[Caleb Peters] looked at the Shapeoko 3 CNC kit, a kit designed to make building an entry level CNC router a possibility for anyone, a kit to take the guesswork out of the equation, a kit that removes all those difficult technical barriers. He looked at all of that ease and thought, “nah.” He wanted to learn! So he decided to build one the hard way. Like the early American Pioneers, he’d build his Shapeoko from scratch, suffering piously all the while.
His goal was to build an improved iteration of the Shapeoko 3, for less than the price of the kit. The first problem was the rails the gantry would run on. Inventables wasn’t going to sell him the rails, and he wasn’t sure if the delrin wheels used would be able to hold the weight of his heavier design. After some strife he determined that aluminum hard coat rails and steel wheels should last long enough, and if the aluminum wore away, the more expensive steel rails were a drop-in replacement.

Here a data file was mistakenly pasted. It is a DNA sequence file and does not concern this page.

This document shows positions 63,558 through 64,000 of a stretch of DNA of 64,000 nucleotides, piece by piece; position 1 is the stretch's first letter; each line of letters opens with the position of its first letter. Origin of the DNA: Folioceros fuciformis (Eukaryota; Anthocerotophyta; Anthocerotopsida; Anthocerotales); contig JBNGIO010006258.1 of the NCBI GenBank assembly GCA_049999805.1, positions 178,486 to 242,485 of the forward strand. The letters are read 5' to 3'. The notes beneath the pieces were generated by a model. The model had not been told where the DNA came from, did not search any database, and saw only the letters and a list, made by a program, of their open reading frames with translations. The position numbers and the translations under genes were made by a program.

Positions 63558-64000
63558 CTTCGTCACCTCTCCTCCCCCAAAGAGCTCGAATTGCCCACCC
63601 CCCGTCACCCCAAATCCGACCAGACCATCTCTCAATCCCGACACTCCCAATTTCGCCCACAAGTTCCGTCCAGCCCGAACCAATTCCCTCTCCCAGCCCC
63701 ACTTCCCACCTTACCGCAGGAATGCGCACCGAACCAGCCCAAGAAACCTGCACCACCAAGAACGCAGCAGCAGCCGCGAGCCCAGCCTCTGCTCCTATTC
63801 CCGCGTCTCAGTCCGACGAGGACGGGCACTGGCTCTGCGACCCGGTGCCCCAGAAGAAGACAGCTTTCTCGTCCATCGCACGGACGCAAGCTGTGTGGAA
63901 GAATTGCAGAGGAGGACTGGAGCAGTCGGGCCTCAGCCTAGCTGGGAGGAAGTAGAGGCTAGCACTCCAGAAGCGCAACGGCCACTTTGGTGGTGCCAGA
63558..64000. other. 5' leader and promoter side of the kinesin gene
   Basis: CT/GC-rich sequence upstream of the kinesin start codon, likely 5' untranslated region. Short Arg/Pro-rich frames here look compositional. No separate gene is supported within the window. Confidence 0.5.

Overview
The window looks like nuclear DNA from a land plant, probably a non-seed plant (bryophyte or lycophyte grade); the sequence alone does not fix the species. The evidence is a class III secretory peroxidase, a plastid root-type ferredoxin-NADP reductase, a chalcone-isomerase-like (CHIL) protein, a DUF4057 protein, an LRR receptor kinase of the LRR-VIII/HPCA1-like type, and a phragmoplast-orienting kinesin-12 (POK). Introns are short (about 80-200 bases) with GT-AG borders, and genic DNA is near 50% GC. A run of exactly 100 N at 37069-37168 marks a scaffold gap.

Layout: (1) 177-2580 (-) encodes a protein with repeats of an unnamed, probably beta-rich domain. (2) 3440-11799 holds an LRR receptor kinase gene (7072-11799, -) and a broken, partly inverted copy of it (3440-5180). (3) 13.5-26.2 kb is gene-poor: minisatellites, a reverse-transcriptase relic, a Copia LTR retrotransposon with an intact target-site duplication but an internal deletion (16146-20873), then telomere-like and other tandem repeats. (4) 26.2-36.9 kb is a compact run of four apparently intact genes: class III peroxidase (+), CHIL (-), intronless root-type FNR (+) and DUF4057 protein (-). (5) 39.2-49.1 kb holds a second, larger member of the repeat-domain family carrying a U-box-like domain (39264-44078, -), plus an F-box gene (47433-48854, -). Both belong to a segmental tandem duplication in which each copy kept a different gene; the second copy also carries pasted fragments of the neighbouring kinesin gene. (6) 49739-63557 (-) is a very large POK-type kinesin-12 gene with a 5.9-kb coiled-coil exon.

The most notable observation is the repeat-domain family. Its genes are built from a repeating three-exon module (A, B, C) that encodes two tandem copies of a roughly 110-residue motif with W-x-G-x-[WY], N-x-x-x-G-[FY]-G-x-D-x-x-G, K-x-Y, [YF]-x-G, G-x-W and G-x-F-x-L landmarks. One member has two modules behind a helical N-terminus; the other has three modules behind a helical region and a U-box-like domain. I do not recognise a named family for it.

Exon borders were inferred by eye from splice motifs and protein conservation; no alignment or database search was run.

Similar problems were overcome at each step. He couldn’t exactly copy the Shapeoko design. The Shapeoko’s steel pieces can only be made on a larger machine like a waterjet or industrial laser. He did have a knee mill and managed to cleverly avoid the need with some slight redesign. He kept at it, doing cool things like drilling a hole through the housing of a wood router, used as the spindle, and putting a hall-effect sensor just behind the commutator and brush assembly to get a spindle rpm reading.
Fortunately for us, he documented it all very well and filmed a nine part video series; the last of which you can see after the break.